Free Legal Advice Is Worth What You Pay For It

Discussion in 'Local Chicken Laws & Ordinances' started by BigPeep, Jun 22, 2009.

  1. Dora'smom

    Dora'smom Songster

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    Oregon
    I don't think that the issue is either commit to a very few hens with a registration fee, or no hens. I think that birds can be legal, and not be licensed.
     
  2. wpalmisano

    wpalmisano Songster

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    Connecticut
    I think the answer is find like minded people to fight for your right to do as you please, on your own land. We have a right to farm law here, but because I only have one acre, I do not qualify. It needs to be three or more. My land is zoned farming/residential and is a legal and proper lot, so therefore I am able to keep 100 poultry. They can only be for personal use, no processing on site. The ordinance actually begins " IN order to maintain the rural character...." Good folks here in town. I shouldn't have to pay yet ANOTHER tax to keep some birds or it would be cheaper to go buy chicken at Walmart.
     
  3. Sonoran Silkies

    Sonoran Silkies Flock Mistress

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    Tempe, Arizona
    Quote:Check out your county recorder's website; look for the plat for your subdivision as well as the CC&Rs. You should be able to find dates and hopefully all documents. If the developer created the HOA (very common), then they should have copies of the CC&Rs. Contact them and ask for a copy. You mention that you pay assessments; how long has this gone on? If since you bought your home, then there was indeed an HOA in existance at that time.

    State laws differ, and without knowing your state cannot even begin to know how balanced the laws are or are not. In Arizona, one cannot require membership in an HOA after a property has been sold; however I do know of a couple of cases where there were lawsuits about that issue; in both cases there were some sticky issues that made the whole situations not very clear cut.
     
  4. pinellas4backyardpoultry

    pinellas4backyardpoultry Hatching

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    Sep 28, 2010
    Dunedin, Florida
    I was one of those people who did check all of the ordinances, but didn't hire and attorney or call code enforcement in advance. Don't think that becasue you do not see anything in the Animal Section or in Zoning portion of the code of ordinances that means you are OK to get chicks. Much to my surprise in an amended portion of the zoning code called "Miscellaneous Provisions" were two little pieces of code than when married to code in other places in zoning and in the definitions was interpretted to mean that backyard poultry were not allowed. Since then I have spoken with code enforcement officers in all 25 municipalities in my county and they have all been very reasonable and willing to help when I have asked for the code related to backyard poultry keeping in theri town. If you ask them to give you a reference to the specific code in your community, you can look it up and read it yourself. Code Enforcement will also tell you the current interpretation of that code and then you can decide what you would like to do. I don't think you really need to hire an attorney unless the code is vague and/or you plan on fighting the current interpretation.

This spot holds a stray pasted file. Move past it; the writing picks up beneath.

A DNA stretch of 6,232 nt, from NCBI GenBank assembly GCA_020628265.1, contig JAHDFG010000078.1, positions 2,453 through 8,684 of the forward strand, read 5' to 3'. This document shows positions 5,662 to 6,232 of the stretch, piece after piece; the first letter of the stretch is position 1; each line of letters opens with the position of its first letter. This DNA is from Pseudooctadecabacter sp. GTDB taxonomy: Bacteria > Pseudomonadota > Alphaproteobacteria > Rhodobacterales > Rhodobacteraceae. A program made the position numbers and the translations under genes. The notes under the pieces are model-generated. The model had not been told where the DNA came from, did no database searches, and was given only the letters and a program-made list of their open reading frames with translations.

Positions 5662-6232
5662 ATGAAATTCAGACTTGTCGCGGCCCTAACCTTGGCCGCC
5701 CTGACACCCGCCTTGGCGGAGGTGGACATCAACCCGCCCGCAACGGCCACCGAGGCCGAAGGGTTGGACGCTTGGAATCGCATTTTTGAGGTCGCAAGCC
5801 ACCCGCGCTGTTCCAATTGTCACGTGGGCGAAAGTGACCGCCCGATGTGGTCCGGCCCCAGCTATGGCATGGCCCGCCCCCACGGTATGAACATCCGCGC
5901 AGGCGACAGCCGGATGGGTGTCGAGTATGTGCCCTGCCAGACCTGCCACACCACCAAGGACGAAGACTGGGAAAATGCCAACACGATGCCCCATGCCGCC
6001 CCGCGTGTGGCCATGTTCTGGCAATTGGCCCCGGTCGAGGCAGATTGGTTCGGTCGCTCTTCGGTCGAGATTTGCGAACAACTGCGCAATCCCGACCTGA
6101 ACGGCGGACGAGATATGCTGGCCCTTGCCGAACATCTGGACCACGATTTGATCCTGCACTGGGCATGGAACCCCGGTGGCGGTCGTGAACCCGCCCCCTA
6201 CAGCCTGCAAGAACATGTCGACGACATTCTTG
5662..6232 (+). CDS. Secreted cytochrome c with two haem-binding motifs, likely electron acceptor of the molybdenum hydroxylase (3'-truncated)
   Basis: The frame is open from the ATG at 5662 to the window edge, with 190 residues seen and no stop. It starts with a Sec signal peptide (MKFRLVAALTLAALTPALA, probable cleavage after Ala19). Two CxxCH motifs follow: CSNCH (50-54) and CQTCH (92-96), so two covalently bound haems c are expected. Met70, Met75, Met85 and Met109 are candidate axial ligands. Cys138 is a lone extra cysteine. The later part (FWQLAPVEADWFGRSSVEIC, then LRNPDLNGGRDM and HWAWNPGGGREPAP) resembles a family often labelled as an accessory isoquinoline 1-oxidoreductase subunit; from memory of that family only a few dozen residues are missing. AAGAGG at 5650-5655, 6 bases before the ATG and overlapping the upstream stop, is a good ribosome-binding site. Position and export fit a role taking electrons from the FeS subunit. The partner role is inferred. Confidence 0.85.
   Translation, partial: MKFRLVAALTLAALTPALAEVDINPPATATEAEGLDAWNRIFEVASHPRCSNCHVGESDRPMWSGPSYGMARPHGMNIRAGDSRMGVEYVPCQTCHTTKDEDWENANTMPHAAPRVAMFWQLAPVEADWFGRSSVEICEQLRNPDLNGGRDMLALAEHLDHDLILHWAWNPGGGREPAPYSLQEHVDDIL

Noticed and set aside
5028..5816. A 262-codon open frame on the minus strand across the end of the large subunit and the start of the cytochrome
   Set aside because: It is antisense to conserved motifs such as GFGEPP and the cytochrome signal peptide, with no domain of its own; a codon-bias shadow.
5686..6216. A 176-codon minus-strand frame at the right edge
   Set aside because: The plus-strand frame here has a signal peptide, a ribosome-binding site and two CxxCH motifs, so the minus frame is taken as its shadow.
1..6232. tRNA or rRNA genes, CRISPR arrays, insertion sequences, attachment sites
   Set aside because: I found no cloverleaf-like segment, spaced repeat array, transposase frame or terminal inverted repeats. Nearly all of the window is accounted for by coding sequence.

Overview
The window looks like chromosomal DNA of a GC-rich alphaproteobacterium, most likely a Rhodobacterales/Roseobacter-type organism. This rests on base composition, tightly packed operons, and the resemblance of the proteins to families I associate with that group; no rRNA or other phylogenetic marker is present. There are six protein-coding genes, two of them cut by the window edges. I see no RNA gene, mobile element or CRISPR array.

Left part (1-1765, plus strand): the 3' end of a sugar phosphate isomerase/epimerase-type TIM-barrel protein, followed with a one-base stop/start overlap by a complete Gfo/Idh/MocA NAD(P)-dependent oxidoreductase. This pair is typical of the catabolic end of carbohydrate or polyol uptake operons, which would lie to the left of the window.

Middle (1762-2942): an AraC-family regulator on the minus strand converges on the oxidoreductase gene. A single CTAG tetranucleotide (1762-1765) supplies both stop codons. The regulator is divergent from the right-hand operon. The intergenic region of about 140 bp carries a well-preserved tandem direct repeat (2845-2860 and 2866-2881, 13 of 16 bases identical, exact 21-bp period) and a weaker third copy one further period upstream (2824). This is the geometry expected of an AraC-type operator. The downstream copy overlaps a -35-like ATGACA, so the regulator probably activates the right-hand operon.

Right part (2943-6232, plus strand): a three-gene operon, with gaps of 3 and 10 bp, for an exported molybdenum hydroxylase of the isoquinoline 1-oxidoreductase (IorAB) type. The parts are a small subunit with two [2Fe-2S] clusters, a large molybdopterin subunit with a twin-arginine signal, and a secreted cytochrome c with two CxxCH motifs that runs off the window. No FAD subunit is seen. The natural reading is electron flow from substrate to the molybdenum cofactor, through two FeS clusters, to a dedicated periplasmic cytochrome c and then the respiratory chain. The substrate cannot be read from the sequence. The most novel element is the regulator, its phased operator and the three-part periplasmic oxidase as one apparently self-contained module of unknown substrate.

5. divelli

    divelli In the Brooder

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    Jul 10, 2010
    We did everything we could before we got our 5 girls a year ago: spoke to our neighbors who all ok'd it, called Fountain's Zoning Office and here is what happened: We spoke to a lady at the Fountain Zoning office and she explained we could have chickens, up to 8, no rooster. We explained that we live within the City limits of Fountain and wanted to make sure we are 'legal' getting our girls. After we got the OK, we build a coop and raised our girls until in October Code Enforcement contacted us about our chickens. We were surprised because we were told it is legal. We even found the phone record when we called (the conversation was not recorded)... anyways, we were told to get rid of our chickens but CE has been amazing to work with and they have given us grace periods because we could not find a new home for them which was adequate. So my next step is City Council! Keep your fingers crossed!
     
  6. Gray Ghost

    Gray Ghost Songster

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    Feb 13, 2010
    Quote:This post evidences a mindset that we should have to ask for permission from the government to do things. A better mindset would be, "The government should not restrict my right to do things, unless those things infringe on the rights of other people."

    Shame on the citizens of California for permitting a political climate where people believe they must in effect bribe their elected officials with additional tax revenue, in order to get those officials to do the right thing.

    Wouldn't it be great if the City of Sacramento, instead of taxing the act of chicken-keeping (which is what a $50/year permit amounts to), would instead simply pass an ordinance explicitly allowing chicken-keeping WITH NO PERMIT REQUIRED so long as it's limited to methods which don't bother others (enclosed, no roosters, limits on # of chickens, etc.)

    After all, the keeping of chickens by its residents costs the city nothing, while at the same time benefiting those who keep chickens (e.g., the voters).